The Importance of Eating Seasonally

Just like the seasons change, so does our palate. Nutritionally, we shouldn’t be eating the same thing day in day out. Eating a varied diet in line with the changing seasons is not only a great excuse to experiment in the kitchen, but it also provides a number of benefits including:

Supporting your body’s needs

It is no mistake that in Winter we have a number of citrus fruits such as oranges and kiwi fruits which are high in vitamin C and naturally help our immune system fight off colds and flus. Likewise in Summer, seasonal stone fruit provides us with extra beta-carotene which help protect us against sun damage and the abundance of sweeter fruit and vegetables available helps us to naturally maintain energy levels during the hot weather.

It’s cost effective

Food, which is available in season, is much more affordable for consumers; therefore saving you money at the checkout. Beware, much produce in the supermarket and green grocers is imported so we often see produce available all year round. Look for produce which is grown in Australia, or better yet source a nearby farmer’s market and do the bulk of your shopping there. By shopping at the market you are not only guaranteed that you are eating seasonally, but as an added bonus you will be supporting local farmers and producers.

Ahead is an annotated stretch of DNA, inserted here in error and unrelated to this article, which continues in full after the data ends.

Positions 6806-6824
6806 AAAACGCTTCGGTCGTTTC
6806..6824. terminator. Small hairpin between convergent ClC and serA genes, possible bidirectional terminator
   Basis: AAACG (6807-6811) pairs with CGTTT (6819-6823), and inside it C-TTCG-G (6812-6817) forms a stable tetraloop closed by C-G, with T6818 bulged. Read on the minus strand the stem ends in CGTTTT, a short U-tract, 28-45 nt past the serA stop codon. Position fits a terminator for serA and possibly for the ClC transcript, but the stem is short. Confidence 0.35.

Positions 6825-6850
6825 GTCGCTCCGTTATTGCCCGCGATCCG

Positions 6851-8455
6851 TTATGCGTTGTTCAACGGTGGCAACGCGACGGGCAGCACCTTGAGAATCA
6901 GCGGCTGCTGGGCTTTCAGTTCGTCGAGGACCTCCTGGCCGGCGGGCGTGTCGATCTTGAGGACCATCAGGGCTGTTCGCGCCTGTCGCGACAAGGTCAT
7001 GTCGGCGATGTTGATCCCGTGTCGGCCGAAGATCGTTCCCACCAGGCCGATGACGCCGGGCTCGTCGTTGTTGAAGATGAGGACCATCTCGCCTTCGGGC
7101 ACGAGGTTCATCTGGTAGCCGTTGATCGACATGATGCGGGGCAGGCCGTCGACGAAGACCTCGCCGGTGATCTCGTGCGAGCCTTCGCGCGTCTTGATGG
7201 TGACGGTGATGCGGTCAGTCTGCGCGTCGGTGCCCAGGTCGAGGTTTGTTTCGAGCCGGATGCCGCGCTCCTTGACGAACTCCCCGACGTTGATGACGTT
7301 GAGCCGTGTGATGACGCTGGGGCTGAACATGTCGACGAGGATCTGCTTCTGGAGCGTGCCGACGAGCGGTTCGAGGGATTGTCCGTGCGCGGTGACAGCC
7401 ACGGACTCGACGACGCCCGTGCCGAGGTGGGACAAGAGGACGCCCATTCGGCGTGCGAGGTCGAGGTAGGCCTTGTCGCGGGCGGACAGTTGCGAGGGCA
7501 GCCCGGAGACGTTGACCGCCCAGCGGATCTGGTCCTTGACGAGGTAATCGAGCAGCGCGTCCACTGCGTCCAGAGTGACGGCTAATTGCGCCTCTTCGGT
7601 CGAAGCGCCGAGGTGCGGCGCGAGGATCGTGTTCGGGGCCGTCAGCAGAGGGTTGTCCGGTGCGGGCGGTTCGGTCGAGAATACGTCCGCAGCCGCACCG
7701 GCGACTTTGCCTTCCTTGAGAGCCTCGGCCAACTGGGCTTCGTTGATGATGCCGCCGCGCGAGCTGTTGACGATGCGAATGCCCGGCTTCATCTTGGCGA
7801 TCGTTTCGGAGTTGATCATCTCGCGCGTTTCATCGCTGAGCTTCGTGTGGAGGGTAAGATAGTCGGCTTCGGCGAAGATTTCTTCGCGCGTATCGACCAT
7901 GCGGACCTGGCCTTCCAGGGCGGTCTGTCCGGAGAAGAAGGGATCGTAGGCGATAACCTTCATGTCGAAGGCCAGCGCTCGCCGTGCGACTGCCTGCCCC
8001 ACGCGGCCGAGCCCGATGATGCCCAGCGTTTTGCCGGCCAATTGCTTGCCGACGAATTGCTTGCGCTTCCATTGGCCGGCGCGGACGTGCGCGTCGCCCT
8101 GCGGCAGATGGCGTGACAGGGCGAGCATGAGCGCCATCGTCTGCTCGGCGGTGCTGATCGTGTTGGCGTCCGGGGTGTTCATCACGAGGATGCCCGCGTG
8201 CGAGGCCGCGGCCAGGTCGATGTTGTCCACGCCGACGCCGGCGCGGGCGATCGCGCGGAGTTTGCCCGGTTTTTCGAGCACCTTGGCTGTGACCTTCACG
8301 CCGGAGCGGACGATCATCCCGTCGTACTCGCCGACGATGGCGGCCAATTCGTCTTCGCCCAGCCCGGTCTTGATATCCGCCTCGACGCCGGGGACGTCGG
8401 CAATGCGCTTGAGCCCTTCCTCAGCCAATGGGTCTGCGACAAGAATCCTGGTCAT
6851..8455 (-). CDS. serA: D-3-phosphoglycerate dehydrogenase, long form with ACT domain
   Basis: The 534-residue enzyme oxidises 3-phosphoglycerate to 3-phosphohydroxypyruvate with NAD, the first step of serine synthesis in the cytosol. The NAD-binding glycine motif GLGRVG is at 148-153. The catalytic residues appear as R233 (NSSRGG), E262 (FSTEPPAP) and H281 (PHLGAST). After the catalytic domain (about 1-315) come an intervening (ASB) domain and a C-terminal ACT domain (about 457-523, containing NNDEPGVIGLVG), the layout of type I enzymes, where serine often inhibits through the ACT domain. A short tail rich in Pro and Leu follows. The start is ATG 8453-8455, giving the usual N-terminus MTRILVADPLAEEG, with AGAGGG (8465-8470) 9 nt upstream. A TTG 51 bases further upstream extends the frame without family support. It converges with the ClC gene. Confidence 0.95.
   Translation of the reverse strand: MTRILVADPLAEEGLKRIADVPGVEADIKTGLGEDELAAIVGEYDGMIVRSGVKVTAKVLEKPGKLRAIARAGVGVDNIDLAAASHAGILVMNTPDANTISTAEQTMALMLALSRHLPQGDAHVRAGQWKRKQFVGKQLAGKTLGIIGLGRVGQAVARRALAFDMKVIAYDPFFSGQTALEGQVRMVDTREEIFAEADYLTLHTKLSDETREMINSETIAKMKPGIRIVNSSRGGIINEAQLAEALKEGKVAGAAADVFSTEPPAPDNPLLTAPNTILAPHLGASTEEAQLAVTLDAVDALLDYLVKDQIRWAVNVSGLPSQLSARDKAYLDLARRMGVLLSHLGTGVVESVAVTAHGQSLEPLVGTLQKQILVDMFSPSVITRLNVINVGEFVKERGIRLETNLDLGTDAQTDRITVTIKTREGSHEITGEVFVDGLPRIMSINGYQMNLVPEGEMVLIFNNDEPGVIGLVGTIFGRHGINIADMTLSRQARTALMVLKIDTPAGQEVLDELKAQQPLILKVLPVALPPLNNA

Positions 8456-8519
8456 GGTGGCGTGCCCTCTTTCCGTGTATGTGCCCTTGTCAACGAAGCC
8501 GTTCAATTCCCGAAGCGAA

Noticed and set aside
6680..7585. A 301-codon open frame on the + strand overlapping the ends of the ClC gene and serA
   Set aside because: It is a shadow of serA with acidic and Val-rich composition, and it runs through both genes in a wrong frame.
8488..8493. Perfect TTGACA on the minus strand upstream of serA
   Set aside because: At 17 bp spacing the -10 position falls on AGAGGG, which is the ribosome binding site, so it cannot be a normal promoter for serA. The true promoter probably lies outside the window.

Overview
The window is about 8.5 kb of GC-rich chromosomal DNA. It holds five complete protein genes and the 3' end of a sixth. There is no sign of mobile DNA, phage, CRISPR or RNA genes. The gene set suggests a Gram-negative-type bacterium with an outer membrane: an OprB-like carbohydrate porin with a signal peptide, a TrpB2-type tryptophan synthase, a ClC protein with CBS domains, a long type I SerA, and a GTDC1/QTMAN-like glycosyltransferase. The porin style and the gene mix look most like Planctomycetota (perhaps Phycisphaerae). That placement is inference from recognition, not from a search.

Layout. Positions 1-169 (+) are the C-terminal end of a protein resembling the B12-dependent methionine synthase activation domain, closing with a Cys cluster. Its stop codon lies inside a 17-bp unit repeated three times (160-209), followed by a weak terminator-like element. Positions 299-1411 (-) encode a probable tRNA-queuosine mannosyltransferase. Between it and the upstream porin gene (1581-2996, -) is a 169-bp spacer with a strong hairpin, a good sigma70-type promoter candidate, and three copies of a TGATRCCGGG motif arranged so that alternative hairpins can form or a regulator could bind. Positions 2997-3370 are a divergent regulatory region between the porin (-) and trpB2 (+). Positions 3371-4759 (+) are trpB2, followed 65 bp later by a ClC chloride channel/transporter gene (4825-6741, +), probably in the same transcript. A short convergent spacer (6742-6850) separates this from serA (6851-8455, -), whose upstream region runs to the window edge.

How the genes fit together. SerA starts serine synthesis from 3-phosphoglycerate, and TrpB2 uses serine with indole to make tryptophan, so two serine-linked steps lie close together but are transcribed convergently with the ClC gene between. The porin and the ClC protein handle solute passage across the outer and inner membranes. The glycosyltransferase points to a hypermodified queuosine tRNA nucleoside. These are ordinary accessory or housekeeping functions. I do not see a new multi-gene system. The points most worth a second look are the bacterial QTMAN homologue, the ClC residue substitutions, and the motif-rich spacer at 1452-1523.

It tastes better

Food is an essential ingredient in our lives, therefore it is important that it tastes good! Fresh foods have their full flavour and nutritional value intact, another reason why eating seasonally is so important. Think of the differences in tomatoes when they are season compared to when they are not! The taste speaks for itself.

To download our handy Seasonal Produce Guide, click here. It’s a great resource to print for the fridge as a gentle reminder each day. Hit forward and share with a friend!


  1. Vicki Bucknall

    May I please ask a question – maybe silly, but quite confusing. We try to eat seasonally and agree it makes a major difference. Though must confess 3 months without tomatoes arrgghh – hard yards LOL!! So, how do we fair with garlic? It is not seasonal in winter (here in Australia) and so many recipes include it. I am not looking at it from the point of being fresh therefore more nutritional but from the perspective that our bodies require different foods for optimum health and vary for each of the seasons (hope I am making sense). Thanks for any assistance.

  2. Steph Lowe

    Aim for 80/20 – mostly seasonal then some of your faves thrown in at 20% of your total food intake.

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